Impacts on tropical tuna
The unaccounted impacts of ocean acidification (and warming) upon tuna stocks in the Pacific (and globally) represent a serious risk to the achievement of sustainability based management objectives for both Regional Fisheries Management Organisations (RFMOS) and for the policies of sovereign states responsible for tuna fisheries management in the Pacific region. Research has demonstrated that the early life history stages of some fish species (and numerous other marine organisms) are sensitive to ocean acidification levels that are projected to occur by the end of this century. Those findings have significant implications for future recruitment success and population levels for those species. Utilising the long established expertise and unique facilities at the IATTC’s Achotines Laboratory in Panama, the first year of this project aims to elucidate the impacts of projected ocean acidification levels upon processes and life history stages of yellowfin tuna (Thunnus albacores) that are considered critical to recruitment success: sperm motility, fertilisation rates, embryonic development, hatching rates, condition, development, growth and survival in pre- and post-feeding larvae. Empirical results from the laboratory trials will then be used, in conjunction with physical oceanographic data from ocean acidification projection models, to parameterise the SEAPODYM model and evaluate the impact of ocean acidification upon the distribution and abundance of yellowfin tuna in the Pacific Ocean. The outputs from this project will reduce uncertainty regarding future stock trends as provided to tuna RFMOs in the Pacific, increasing the likelihood that these organisations can make decisions that ultimately achieve sustainability based management objectives.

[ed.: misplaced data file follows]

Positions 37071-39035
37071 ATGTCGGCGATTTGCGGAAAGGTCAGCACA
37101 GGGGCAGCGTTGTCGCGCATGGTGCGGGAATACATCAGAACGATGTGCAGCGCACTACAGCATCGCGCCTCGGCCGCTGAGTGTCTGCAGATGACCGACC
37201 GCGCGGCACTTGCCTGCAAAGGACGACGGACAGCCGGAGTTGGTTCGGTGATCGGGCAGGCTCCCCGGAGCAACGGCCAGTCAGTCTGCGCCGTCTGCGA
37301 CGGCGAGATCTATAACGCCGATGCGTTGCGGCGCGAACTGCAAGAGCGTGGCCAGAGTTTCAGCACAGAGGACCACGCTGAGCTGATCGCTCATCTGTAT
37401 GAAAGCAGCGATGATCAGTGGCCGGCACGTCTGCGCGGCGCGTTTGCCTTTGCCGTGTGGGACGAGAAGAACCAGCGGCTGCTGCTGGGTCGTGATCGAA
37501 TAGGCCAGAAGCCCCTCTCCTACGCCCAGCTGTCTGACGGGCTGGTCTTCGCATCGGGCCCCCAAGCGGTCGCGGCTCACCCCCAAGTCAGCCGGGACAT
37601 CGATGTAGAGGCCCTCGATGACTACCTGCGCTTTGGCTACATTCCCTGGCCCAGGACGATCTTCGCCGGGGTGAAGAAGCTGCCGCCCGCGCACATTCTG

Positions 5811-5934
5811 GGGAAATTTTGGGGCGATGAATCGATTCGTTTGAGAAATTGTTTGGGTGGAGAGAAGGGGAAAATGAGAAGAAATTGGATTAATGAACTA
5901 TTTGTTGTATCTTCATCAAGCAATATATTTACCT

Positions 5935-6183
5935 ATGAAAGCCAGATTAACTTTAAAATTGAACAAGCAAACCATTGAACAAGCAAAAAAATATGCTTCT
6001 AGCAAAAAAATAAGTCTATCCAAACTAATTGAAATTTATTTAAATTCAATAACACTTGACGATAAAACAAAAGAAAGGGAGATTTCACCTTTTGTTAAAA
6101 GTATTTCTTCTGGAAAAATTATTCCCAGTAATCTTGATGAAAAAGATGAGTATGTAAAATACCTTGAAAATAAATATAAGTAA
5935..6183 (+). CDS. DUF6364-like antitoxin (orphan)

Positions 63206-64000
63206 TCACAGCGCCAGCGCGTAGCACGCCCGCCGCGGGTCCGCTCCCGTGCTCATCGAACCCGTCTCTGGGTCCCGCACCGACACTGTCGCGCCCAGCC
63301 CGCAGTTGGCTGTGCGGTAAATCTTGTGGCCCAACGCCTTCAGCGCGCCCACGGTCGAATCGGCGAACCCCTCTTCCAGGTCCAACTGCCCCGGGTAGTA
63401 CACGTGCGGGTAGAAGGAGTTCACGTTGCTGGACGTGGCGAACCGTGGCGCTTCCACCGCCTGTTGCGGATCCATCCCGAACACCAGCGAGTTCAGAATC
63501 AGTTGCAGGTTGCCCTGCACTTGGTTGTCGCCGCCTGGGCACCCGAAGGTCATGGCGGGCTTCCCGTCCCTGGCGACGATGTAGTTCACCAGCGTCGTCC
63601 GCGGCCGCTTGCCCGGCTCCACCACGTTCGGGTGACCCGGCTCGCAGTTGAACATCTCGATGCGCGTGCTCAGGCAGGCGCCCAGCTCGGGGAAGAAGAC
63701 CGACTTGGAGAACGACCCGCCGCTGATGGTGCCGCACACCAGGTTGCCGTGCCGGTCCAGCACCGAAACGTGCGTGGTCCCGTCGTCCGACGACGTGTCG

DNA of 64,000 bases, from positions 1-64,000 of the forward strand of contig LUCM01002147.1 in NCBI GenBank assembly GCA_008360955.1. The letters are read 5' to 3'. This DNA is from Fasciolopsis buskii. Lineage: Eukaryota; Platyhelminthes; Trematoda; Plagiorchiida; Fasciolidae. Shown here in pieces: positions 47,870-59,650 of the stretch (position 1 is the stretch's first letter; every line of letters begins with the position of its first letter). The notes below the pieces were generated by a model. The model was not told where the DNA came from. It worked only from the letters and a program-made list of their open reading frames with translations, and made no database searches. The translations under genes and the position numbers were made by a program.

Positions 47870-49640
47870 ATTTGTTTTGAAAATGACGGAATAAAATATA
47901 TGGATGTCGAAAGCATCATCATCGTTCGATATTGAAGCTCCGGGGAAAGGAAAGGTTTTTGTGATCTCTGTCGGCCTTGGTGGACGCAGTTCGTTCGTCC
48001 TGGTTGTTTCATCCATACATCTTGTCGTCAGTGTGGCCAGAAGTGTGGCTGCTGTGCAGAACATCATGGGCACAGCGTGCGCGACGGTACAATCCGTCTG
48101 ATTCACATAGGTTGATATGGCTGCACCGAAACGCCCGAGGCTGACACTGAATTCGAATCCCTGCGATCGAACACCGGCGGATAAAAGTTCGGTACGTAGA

SPC – Oceanic Fisheries Programme, Web site & more information.